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Visit biografmuseet.dk about Danish cinemas

 

The movie miracle in Aalborg

Read more at
in70mm.com
The 70mm Newsletter
Written by: Lars Borberg, nordjyske.dk. Reprinted with permission from Lars Borberg, nordjyske.dkDate: 03.08.2010
The projection on the large arched screen created the illusion of being there yourself.

THE BIFFEN: The biggest movie in the world will now be shown in one of the world’s smaller theatres: The
Biffen in Aalborg

While the harbour of Aalborg and all of the Limfjorden (Lime Firth) in the week to come will be crowded with giant sailing ships, the same thing will be happening to the small cinema, The Biffen, at Nordkraft (North Power) in Aalborg.

The Biffen has imported quite a sensational movie for this occasion, the super widescreen movie
"Windjammer" from 1958.

“Windjammer” is sailor’s slang for a large, sail-optimized full rigger from the last era of the age of the sailing ships, before steam took over. It means something like “wind collector”, a ship that crams all obtainable wind power together in its sail area.

But colloquially in Denmark the movie was named “Vindjammer” (“Wind Lament”) on the notion that the phrase describes the howling of the wind in the tall rig. (Danish “jammer” = lament)
 
More in 70mm reading:

"Windjammer" Press Release

"Windjammer" - Exclusive Danish Re-release

"Windjammer" cast and credits

Biffen's Three Curved Screens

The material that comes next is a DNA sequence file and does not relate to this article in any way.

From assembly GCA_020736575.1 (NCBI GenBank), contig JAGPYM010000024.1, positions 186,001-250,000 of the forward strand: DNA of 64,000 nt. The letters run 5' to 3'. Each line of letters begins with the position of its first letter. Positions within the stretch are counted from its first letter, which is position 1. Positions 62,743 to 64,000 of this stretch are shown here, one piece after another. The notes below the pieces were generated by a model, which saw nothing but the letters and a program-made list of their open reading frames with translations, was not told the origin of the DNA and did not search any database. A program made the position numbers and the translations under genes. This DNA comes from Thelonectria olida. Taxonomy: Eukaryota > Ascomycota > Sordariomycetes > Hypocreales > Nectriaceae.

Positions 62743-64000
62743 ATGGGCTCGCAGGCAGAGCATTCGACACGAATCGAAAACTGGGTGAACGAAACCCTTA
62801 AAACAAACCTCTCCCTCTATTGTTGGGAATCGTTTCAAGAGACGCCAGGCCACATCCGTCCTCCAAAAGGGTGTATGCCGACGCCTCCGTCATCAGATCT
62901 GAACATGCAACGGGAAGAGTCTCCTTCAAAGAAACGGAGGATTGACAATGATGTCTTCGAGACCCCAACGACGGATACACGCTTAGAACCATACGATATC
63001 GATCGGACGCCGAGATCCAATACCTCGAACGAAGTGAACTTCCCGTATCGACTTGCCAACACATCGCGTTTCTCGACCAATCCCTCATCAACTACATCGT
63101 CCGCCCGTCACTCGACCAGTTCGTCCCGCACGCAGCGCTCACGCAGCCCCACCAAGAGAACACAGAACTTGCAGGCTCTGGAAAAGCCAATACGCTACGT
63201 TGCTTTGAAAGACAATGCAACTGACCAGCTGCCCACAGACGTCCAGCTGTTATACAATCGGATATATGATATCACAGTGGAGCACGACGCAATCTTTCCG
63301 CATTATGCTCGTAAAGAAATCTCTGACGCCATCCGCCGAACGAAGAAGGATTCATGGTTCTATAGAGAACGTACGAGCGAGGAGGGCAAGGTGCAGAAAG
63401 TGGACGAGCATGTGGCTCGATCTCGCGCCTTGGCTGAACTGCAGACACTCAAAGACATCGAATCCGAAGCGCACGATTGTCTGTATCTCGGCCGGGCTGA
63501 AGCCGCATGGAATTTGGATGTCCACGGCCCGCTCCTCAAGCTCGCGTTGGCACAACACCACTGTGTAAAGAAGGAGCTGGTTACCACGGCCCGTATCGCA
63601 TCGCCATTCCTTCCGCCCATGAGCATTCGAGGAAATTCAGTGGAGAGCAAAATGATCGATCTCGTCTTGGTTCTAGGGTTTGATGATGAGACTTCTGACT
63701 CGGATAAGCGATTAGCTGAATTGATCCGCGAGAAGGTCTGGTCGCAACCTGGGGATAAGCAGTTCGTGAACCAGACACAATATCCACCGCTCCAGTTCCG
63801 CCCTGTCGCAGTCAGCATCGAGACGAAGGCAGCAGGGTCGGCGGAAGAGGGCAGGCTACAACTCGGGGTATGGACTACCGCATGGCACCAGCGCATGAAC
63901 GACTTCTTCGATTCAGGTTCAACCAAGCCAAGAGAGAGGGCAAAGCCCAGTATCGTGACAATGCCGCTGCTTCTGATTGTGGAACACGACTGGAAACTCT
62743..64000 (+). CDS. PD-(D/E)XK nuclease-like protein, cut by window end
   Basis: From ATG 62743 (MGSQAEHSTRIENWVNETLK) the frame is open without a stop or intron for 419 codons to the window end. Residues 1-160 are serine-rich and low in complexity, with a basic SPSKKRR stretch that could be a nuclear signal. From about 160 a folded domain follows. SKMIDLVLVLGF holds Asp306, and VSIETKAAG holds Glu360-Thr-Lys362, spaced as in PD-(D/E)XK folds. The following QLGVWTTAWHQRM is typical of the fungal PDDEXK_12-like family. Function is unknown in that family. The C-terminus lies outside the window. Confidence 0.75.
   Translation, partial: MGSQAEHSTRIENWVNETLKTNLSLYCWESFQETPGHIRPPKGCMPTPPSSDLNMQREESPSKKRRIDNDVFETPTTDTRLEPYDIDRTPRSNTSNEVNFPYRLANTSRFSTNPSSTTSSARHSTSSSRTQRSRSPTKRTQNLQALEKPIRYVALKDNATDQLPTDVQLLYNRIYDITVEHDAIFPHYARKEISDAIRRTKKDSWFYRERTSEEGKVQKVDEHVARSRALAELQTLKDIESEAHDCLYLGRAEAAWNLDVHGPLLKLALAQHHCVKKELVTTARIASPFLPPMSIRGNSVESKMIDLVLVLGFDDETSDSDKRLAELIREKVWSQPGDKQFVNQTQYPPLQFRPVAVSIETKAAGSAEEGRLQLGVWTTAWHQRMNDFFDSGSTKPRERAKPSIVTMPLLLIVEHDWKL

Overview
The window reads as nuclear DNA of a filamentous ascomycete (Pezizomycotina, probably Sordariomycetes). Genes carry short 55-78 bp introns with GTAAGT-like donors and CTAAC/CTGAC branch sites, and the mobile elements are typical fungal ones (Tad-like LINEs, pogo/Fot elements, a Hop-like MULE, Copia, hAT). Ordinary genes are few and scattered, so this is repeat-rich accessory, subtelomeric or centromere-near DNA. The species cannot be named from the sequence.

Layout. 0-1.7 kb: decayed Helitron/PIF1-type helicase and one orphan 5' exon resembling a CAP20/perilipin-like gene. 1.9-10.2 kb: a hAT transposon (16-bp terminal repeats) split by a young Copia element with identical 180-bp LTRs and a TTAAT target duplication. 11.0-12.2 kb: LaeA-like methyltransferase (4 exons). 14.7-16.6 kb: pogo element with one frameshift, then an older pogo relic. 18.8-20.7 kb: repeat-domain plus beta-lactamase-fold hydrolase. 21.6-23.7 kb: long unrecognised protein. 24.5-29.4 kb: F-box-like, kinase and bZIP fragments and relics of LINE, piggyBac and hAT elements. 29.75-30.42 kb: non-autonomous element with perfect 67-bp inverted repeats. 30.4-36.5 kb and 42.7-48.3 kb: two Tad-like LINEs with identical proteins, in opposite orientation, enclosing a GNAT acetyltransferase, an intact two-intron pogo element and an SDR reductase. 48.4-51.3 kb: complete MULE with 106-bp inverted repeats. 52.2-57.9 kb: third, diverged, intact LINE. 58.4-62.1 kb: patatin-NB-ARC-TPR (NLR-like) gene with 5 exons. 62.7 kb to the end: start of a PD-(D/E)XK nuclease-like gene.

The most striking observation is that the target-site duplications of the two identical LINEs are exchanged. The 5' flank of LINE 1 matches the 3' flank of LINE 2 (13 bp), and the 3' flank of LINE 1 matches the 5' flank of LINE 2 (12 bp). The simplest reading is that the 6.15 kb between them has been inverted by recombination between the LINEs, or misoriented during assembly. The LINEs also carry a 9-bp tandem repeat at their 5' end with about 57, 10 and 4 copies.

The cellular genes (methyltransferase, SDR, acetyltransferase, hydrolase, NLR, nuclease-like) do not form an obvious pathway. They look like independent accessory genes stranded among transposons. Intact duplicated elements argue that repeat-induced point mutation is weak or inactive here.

Dave Strohmaier

The Danes And The Windjammers


Internet link:


nordjyske.dk

Nordjyske "Windjammer" page 1 pdf

Nordjyske "Windjammer" page 2 pdf

Nordjyske "Windjammer" frontpage pdf

 
In the world of movies “Windjammer” is a legend. An impossible project, carried through all the same. In the late fifties the cinema technique developed extremely fast in hard competition with television. The solution seemed to be movie experiences that television was unable to supply. The great widescreen and Cinerama-formats were created in order to keep the audience in the theatres. For “Windjammer” there was developed a supersize screen and a wide format technique that surpassed all: Cinemiracle. Less wouldn’t do.

The film was to be shot with three cameras at the same time, thus making it possible to cover not less than 146 of the 360 degrees of the horizon. This technique combined with a 7 channel Hi-Fi Stereo sound would grant the audience a very realistic feeling of being there themselves.

This process implicated that the picture was shot across three separate film rolls. In the cinema three synchronized cinematic projectors would run the three film rolls side by side on an enormous, arched screen.

The version shown in The Biffen is a digital copy in which all of the three part-pictures are shown from just one machine on the small cinema’s own arched screen. The film has been digitally recreated in USA and has gone through a major restoration of sound and pictures. It is presented in Aalborg by the movie business couple, Carin-Anne and Dave Strohmaier. They will be introducing the movie and tell the story behind this task.
 
 
The big camera on the deck of the Norwegian training ship 1957.